Some jackass installed a grounded receptacle so they would have the convenience of being able to plug in things which require grounds. However they did not actually hook up the grounds. That's why they ring out to nothin', as SimonB says.
The small voltages you are seeing are because you are using a DVM (most cheapie DVMs are very high impedance, which is generally a desirable feature, but is sensitive to phantom voltage). If you used a low-impedance meter that voltage would disappear.
Anytime you're dealing with old wiring like that, your first priority is to fit RCD (GFCI) protection first on anything near water (dockside, pool, bathroom, kitchen), then on lesser damp locations (basement, garage, outdoor outlets), then on the rest of the house. For human protection you want 5-6 milliamp trip threshold. That is too sensitive for a whole house, so it needs to be applied circuit by circuit. Euro-style "whole house RCD" is necessarily a weaker 30 milliamp trip threshold. It is better than nothing but I would want supplemental protection on the above priority list.
What's the difference, 6-30 ma? That is the "Stun zone" where it's unlikely to kill but likely to stun. When you stun, you fall, and if your face lands in water, that's a kill. It's called "electrical drowning". Happens all the time.
Your second priority, to do after or (if unable) instead of RCD/GFCI, is proper grounding. Most countries around the world crib their electrical codes from each other. In 2014 the US NEC liberalized the rules, to allow retrofitting a ground wire on any circuit. That means the ground wire can be simply run alone, and can even go to an intermediate point that has a thick enough ground wire. That may have made it to your country, in which case, go crazy :)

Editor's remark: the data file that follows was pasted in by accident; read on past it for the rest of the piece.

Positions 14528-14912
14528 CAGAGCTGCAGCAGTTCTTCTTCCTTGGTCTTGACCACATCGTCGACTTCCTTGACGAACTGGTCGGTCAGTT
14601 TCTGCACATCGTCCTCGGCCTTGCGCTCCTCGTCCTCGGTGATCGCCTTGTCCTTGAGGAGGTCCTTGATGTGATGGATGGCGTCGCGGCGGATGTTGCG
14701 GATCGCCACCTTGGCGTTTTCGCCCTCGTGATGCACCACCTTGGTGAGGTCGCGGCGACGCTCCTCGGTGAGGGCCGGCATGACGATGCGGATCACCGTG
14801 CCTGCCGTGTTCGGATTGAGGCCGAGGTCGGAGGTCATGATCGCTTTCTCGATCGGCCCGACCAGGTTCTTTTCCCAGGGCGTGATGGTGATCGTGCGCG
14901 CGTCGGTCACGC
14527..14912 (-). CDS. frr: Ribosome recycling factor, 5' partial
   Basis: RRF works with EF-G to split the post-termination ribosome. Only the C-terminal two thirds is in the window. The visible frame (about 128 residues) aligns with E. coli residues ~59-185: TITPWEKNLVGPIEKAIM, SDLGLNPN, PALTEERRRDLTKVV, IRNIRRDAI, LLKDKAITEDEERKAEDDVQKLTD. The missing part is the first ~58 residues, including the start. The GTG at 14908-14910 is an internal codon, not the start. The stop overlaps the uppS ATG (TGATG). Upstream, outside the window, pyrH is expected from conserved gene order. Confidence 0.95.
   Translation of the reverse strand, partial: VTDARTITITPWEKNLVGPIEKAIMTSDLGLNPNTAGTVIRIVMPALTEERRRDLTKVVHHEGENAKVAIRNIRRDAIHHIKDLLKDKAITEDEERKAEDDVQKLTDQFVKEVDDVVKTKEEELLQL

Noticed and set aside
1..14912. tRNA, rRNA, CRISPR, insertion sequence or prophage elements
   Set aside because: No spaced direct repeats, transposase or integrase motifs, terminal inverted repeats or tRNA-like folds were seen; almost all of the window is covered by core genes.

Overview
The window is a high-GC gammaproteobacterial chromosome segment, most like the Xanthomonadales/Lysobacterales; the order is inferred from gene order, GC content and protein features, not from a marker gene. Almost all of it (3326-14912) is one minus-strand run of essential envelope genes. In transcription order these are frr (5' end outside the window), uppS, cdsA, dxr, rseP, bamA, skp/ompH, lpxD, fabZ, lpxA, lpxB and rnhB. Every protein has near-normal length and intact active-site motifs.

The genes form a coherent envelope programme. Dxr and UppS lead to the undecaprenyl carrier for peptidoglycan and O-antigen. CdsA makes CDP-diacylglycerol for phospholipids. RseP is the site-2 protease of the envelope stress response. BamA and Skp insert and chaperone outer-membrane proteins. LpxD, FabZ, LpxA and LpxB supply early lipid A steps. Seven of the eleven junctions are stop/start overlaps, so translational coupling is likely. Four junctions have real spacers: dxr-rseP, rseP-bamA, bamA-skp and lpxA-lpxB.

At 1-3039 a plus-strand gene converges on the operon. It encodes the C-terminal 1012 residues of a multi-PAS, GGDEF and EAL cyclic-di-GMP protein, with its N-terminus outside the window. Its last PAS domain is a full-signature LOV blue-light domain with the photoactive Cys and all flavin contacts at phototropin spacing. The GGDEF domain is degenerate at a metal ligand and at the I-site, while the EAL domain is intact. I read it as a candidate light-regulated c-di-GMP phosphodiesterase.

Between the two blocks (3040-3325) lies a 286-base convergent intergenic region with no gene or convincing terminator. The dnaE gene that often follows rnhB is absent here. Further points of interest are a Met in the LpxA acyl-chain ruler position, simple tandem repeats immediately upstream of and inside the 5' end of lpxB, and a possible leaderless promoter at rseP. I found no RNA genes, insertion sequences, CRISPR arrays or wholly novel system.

I am of the view that ground fault/residual current protection is pointless for an installed, non-movable machine with a metal chassis that protects all the electricals; and which also has a competent ground back to a panel with a proper neutral-ground equipotential bond. Any ground faults will reach the metal chassis/shield before they could possibly reach a human, and be directly routed via the ground and N-G equi bond back to neutral. A minor leak might just waste power; a bolted fault will return a massive amount of current through the competent ground, causing an immediate breaker trip.
The purpose of the N-G bond is at least twofold:
- to return fault current to neutral (remembering electricity wants to return to source not ground, actually the N-G bond is what makes ground a desirable return); and
- to prevent the otherwise-isolated electrical system from floating at some insane voltage due to a transformer leak.